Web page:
In my last post I explained Latency Analysis, which is a canned analysis technique in Data Workbench. This post covers a lesser-known analysis technique called Cohort Analysis.

Cohort analysis entails segmenting a group of customers who share a common characteristic over a certain period of time. Cohort analysis becomes more informative when you can start to compare two or more groups over time.

Now that you have a basic idea of how cohorts work let’s walk through a basic cohort example so you can understand the value of looking at different customer groups over time.

In this example we will look at customers coming to your website from different referrers on November 1st, and the number of orders they have over time after that visit. This will help to identify the conversion effectiveness of different referrers, and how long a referrer needs for the visitor to convert. Below I will walk you through each step to show you how to create this analysis in Data Workbench, one of the capabilities within Adobe Analytics Premium.

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Steps to Create a Cohort Analysis

Step 1: First, create a customer segment.  Based on the example I gave above we will look at the different referrers that came to your site on November 1st.  So we will open a Visitor level segment in Data Workbench.

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Step 2: To ensure that the Visitor has both the conditions of coming from a specific referrer on a certain day, you need to first create a visit level segment, with the selections in the referrer table and the time table (day/week/month) and then create a Visitor level segment based on it.  Remember, the Visitor segment dimension is exclusive and the order in which you create it matters.  So if we create a Google segment first, the customers in that segment can’t be in any other subsequent segment, when using the Visitor segment visualization. (There are other approaches if needed for analysis, but that would be the subject of another post.)

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After you create a segment, remember to rename it so you know which visitors are in that segment.  You will need to repeat this step for all of the segments that you want to create.

Step 3: Once you have created all three visitor segments you will save the segment as a dimension.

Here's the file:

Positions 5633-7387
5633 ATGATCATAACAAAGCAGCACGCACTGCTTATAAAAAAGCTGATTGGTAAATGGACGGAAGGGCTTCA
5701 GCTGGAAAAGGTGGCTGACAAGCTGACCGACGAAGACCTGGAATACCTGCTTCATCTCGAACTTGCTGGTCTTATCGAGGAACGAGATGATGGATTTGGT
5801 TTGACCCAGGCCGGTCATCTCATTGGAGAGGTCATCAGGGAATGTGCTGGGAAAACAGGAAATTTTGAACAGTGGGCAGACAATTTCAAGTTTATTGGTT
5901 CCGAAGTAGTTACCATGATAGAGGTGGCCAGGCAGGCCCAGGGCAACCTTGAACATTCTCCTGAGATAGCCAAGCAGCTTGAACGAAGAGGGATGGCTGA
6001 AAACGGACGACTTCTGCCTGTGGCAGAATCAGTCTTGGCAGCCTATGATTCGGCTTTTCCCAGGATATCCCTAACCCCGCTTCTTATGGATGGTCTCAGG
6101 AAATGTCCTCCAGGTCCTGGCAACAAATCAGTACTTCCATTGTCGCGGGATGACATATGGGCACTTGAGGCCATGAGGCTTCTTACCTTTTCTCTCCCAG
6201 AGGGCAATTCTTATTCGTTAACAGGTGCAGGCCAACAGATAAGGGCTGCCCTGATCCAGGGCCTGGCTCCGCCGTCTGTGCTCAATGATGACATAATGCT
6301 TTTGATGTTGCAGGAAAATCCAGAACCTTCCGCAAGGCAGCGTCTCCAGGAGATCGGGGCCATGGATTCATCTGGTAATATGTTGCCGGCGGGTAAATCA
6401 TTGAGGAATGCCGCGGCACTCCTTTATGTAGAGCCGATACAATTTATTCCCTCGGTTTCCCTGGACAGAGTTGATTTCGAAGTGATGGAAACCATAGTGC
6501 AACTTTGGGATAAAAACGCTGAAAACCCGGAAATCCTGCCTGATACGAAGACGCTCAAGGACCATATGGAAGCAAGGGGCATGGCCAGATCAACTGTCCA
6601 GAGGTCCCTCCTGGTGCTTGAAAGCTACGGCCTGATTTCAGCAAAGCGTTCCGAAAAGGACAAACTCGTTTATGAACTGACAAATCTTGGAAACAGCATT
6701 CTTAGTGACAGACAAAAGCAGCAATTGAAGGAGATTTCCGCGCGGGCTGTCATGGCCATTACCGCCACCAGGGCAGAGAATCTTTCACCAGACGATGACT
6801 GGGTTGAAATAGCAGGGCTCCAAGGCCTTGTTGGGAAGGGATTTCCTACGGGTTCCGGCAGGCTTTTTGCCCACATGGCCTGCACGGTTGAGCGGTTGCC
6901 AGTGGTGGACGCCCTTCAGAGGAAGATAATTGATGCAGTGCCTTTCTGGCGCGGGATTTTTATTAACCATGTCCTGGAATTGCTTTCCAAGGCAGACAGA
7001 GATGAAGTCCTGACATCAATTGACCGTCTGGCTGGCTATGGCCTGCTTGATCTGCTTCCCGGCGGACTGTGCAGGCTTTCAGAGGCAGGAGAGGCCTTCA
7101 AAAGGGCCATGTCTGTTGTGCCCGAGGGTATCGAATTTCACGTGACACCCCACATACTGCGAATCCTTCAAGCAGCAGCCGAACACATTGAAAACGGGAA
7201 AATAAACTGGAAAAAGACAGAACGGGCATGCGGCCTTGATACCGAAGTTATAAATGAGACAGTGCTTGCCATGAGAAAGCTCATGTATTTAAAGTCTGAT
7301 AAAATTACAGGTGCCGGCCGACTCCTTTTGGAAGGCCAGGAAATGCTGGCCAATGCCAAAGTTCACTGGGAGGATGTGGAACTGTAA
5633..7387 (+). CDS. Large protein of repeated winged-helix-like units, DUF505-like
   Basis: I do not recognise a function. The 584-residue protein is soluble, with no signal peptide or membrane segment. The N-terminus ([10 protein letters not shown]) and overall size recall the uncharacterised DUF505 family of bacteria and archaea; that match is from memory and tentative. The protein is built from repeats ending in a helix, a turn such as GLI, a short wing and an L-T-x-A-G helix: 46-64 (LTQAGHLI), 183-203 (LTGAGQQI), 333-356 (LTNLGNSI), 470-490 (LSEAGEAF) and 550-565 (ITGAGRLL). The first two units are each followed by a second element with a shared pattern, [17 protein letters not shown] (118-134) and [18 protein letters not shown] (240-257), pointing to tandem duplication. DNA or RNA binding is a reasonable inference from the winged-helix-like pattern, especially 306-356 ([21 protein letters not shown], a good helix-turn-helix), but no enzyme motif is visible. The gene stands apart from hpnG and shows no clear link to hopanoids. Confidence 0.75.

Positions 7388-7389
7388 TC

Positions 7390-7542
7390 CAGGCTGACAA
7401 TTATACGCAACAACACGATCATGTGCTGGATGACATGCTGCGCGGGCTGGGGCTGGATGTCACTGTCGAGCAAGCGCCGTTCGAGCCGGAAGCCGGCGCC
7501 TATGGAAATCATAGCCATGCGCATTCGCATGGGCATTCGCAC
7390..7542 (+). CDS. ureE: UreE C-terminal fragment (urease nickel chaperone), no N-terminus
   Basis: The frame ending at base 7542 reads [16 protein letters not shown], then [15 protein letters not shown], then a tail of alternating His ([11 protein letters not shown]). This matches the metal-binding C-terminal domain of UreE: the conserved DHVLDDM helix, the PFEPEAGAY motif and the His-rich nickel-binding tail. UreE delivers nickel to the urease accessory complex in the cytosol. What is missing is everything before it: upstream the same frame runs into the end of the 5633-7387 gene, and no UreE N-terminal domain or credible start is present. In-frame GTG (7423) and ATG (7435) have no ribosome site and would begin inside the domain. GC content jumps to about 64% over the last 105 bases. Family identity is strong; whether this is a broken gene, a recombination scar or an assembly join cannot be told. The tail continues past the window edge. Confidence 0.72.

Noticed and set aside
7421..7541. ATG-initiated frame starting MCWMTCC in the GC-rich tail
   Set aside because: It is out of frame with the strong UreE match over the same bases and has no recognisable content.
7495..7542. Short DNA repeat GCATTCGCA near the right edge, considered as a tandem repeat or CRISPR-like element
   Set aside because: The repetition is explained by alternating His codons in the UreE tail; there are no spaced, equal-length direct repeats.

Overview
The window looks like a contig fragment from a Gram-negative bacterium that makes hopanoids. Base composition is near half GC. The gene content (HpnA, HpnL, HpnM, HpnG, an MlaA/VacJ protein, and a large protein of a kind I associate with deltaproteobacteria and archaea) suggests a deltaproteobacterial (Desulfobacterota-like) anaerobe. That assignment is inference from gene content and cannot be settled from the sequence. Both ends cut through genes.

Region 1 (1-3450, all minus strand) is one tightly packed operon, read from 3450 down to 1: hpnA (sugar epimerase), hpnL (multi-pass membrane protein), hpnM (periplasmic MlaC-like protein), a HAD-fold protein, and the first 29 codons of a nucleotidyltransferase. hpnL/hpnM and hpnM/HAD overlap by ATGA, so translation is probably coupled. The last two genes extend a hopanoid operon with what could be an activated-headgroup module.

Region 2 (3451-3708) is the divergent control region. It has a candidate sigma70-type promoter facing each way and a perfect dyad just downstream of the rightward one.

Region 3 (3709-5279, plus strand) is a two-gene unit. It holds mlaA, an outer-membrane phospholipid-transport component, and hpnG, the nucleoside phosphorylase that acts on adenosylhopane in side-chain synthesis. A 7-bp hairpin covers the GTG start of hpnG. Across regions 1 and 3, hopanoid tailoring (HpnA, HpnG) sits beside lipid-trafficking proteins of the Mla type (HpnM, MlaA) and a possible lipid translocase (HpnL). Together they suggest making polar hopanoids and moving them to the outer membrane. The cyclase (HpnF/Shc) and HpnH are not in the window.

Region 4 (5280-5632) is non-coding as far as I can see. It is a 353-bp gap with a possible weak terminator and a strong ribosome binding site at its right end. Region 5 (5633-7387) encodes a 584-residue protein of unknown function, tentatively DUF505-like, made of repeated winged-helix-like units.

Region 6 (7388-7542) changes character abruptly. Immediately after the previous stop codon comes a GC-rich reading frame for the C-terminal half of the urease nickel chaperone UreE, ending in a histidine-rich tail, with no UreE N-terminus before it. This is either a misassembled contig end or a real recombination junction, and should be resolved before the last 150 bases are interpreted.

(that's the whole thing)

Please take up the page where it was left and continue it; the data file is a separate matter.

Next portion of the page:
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The dimension will be saved in your Data Workbench user folder.  Once the dimension is saved you will be able to find that dimension in table menu structure and use it in various other visualizations and analysis techniques within Data Workbench.

Step 4: Now that the dimension is created, open a graph visualization based on the time segment that you selected above.  For our example, select the day graph visualization.

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Next, change the display from bars to lines so you can see the metrics over time.

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Step 5: Once the graph is changed to be a line graph, change the series in the graph to the dimension you created for the referrer segment.

 

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Open the dimension outside this graph so you will be able to understand which line represents each segment.

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Step 6: Now we are able to see what these specific groups are doing, over time, after the time and event (referrer selection) criteria.  Since the Google segment is much larger than the other two in this scenario zoom into the Yahoo and MSN segments.  To zoom in on a graph, hold down the left and right buttons on your mouse and drag your mouse up or down.  Now that we are zoomed in on Yahoo and MSN, add the metric of orders.  To do this, right click on the Visits metric and select “add metrics”, and then select “orders”.  Here is what the graph will look like after you have done the above selections.

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You can see in the above graph there is a spike (on the day you selected) when creating this visitor segment.  The days following the spike are what those customers from each segment are doing.  You can see that there are different spikes throughout the 30 days after November 1st.

When we dig deeper into this example we see that the MSN visitor segment has a bump about 4 days after November 1st, for orders, then doesn’t really spike until about 30 days later.  The Yahoo customers have a couple of small lifts 6 and 12 days after November 1st, but they have a larger lift days later (Nov. 19th).

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This is the power of cohort analysis: you are now able to see which referrer is best at converting customers from a certain point in time. If your website changes on a regular basis, using cohort is a must because one change to your site can impact different customer segments greatly. This also allows you to compare different KPIs based on when the website changed. Selecting the date the site changed and the user group you want to analyze.

As evidenced from the above steps, this is a more complex and time consuming analysis technique than Latency analysis, but it is able to provide some additional analysis points.  Once you get the hang of doing Cohort analysis you will find it to be another great tool to add to your Data Workbench tool belt, and will be able to apply it to many different dimensions of analysis.  If you have any questions or comments on how to do a certain analysis please feel free to leave them below or reach out to me on Twitter at @adaste.

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